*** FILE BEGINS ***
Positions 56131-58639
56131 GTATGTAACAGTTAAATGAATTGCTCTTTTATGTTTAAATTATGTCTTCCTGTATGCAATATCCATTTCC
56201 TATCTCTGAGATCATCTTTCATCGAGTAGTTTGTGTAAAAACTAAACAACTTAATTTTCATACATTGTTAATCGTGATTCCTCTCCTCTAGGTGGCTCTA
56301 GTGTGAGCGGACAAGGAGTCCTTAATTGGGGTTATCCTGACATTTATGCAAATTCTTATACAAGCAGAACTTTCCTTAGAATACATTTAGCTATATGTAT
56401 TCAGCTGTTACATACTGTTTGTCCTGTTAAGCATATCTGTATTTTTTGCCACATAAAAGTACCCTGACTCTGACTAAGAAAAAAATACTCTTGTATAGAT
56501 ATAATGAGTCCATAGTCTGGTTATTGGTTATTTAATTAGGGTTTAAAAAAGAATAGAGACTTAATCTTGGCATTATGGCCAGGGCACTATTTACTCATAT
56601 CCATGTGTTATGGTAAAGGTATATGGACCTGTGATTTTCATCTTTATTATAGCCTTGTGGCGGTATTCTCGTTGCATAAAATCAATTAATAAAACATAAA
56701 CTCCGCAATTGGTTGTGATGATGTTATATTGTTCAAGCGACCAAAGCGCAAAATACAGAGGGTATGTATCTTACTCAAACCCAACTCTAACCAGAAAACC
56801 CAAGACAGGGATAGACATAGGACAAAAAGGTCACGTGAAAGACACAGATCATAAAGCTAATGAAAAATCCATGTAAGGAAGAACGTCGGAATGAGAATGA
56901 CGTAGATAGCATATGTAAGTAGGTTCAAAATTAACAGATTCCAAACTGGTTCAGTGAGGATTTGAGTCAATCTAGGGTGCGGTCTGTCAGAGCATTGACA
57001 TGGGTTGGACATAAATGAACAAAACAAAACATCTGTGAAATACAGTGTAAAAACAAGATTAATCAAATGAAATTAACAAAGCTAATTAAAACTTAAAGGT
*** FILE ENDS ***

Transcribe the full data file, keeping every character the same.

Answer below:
Positions 56131-58639
56131 GTATGTAACAGTTAAATGAATTGCTCTTTTATGTTTAAATTATGTCTTCCTGTATGCAATATCCATTTCC
56201 TATCTCTGAGATCATCTTTCATCGAGTAGTTTGTGTAAAAACTAAACAACTTAATTTTCATACATTGTTAATCGTGATTCCTCTCCTCTAGGTGGCTCTA
56301 GTGTGAGCGGACAAGGAGTCCTTAATTGGGGTTATCCTGACATTTATGCAAATTCTTATACAAGCAGAACTTTCCTTAGAATACATTTAGCTATATGTAT
56401 TCAGCTGTTACATACTGTTTGTCCTGTTAAGCATATCTGTATTTTTTGCCACATAAAAGTACCCTGACTCTGACTAAGAAAAAAATACTCTTGTATAGAT
56501 ATAATGAGTCCATAGTCTGGTTATTGGTTATTTAATTAGGGTTTAAAAAAGAATAGAGACTTAATCTTGGCATTATGGCCAGGGCACTATTTACTCATAT
56601 CCATGTGTTATGGTAAAGGTATATGGACCTGTGATTTTCATCTTTATTATAGCCTTGTGGCGGTATTCTCGTTGCATAAAATCAATTAATAAAACATAAA
56701 CTCCGCAATTGGTTGTGATGATGTTATATTGTTCAAGCGACCAAAGCGCAAAATACAGAGGGTATGTATCTTACTCAAACCCAACTCTAACCAGAAAACC
56801 CAAGACAGGGATAGACATAGGACAAAAAGGTCACGTGAAAGACACAGATCATAAAGCTAATGAAAAATCCATGTAAGGAAGAACGTCGGAATGAGAATGA
56901 CGTAGATAGCATATGTAAGTAGGTTCAAAATTAACAGATTCCAAACTGGTTCAGTGAGGATTTGAGTCAATCTAGGGTGCGGTCTGTCAGAGCATTGACA
57001 TGGGTTGGACATAAATGAACAAAACAAAACATCTGTGAAATACAGTGTAAAAACAAGATTAATCAAATGAAATTAACAAAGCTAATTAAAACTTAAAGGT